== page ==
“Heat, like gravity, penetrates every substance of the universe, its rays occupy all parts of space.” ~ Jean Baptiste Joseph Fourier
Heat, when applied to certain raw materials, has the ability to completely transform the chemical structure of that material. And some artists have tapped into this fascinating process to transform raw materials –– metals, ceramics, glass, etc. –– into unique pieces of art.
In this Art Discovery virtual series, artists Todd Paxton, Michael Jones and Myron Whitaker detail how they use heat to cast, mold, forge and fire materials into fine art –– and each does so very differently.
Sculpture artist, Michael Jones has been a “metal guy” since high school, learning the craft of welding at an early age. He spent many years working in the welding trade, always doing sculpture on the side. But 34 years ago, decided to make sculpture his career.
“One of the things that has always drawn me to metal is that it’s going to last well beyond my lifetime. It’s enduring,” Michael said. “I feel just as passionate today as the first that I created my first piece.”
While Michael works in steel, artist Todd Paxton focuses on bronze. But only after he originates his pieces in clay.
“The first time I put my hands to clay, I got the bug. It was so fun and expressive. I had to do it,” Todd said.
But that’s not where his pieces end. Each sculpture then undergoes a multi-step, lost-wax process to eventually end up in a cast bronze piece. And for Todd, this means he has to make his metal molten, which for a bronze is typically between 1800 to 2100 degrees!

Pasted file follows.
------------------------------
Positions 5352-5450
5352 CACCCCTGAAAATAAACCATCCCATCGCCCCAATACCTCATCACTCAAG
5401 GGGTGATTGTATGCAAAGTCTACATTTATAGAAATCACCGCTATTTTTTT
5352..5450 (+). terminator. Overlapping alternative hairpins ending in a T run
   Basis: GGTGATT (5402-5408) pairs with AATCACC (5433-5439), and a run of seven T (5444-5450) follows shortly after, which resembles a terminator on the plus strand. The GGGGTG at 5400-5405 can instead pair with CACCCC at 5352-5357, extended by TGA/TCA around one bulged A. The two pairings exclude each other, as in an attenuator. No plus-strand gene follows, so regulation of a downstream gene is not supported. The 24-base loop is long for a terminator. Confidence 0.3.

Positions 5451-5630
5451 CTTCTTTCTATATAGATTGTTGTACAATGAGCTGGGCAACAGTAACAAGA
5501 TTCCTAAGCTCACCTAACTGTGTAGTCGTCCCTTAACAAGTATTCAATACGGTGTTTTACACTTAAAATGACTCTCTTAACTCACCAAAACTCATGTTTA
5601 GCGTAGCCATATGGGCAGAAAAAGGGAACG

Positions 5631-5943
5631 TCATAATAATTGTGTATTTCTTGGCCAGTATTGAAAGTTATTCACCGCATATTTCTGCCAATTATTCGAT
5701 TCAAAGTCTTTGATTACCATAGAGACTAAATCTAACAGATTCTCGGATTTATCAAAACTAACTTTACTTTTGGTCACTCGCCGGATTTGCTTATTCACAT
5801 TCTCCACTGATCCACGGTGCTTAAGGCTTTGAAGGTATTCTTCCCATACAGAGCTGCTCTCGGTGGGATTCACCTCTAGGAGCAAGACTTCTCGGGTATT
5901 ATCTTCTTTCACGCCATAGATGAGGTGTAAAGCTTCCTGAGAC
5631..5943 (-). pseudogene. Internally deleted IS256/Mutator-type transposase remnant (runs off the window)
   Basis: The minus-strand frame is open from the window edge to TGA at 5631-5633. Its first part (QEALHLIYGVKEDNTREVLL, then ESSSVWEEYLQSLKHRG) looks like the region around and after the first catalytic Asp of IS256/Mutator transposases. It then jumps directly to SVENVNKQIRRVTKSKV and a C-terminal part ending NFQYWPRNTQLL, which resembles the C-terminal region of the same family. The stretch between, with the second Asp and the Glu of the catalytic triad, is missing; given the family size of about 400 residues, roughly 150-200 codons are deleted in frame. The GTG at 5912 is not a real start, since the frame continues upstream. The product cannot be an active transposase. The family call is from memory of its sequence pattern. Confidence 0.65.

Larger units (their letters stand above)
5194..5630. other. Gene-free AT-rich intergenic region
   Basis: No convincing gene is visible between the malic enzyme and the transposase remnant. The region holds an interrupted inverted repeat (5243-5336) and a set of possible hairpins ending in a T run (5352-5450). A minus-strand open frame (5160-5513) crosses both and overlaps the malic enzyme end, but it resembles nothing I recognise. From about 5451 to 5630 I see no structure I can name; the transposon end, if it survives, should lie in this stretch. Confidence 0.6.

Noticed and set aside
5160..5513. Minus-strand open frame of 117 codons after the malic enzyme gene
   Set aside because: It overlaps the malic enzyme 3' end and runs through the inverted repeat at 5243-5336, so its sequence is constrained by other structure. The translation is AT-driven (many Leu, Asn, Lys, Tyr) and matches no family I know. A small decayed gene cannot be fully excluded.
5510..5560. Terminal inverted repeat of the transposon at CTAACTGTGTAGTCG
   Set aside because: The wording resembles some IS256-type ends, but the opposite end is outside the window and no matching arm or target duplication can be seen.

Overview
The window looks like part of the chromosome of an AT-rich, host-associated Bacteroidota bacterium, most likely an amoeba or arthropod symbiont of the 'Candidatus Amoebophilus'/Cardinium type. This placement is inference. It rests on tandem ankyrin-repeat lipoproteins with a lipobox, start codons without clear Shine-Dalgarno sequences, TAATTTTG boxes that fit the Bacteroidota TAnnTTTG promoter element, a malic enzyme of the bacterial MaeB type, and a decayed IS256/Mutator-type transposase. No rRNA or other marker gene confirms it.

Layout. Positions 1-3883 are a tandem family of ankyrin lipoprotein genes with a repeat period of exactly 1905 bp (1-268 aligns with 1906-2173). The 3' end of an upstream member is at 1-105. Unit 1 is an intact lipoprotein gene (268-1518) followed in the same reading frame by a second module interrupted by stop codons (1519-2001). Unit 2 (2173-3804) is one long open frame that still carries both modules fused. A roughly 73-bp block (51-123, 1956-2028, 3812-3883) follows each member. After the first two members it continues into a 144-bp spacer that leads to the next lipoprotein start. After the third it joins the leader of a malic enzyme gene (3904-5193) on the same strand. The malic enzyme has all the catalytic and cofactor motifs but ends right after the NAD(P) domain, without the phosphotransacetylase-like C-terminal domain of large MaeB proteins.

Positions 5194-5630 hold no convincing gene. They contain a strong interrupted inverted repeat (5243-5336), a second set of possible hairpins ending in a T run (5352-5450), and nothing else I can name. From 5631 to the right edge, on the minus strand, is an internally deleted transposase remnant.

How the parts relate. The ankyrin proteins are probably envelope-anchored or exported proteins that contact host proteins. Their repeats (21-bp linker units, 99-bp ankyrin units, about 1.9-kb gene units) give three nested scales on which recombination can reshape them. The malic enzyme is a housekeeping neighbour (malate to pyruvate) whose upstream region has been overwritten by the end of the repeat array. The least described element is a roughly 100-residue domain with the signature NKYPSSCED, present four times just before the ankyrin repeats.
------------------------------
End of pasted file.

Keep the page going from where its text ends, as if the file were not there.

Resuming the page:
Myron, on the other hand, uses heat in a completely different way. Working in ceramics, high-heat kilns are used to harden his clay pieces but also give permanence to the glaze, which he creates himself.
“I was always a fan of ceramics all the way back in high school,” he said. “Then I lost touch with it for around 20 years. one day, I run into my old past school teacher and she got me into an adult ceramic class and it started, and I ended up going back to the degree in ceramics and fell in love with it. One day, I ran into my old high school teacher and she got me into an adult ceramic class. I ended up going back to get a degree in ceramics and fell in love with it.”
Myron uses a technique called Raku, a type of Japanese pottery making in which the piece is removed from the kiln while it’s red hot and allowed to cool in the open air.
“It’s a very fast process,” he said. “Most ceramics take about 36 hours to fire. Raku can be done in about 30 minutes. It causes effects in the glaze that you can’t get in any other process.”
Watch the full Art Discovery below to hear how these pieces come together, some of their lessons learned as they were refining their craft, and how there’s actually a lot of chemistry involved in using heat to create art. For more on each of the featured artists, check out: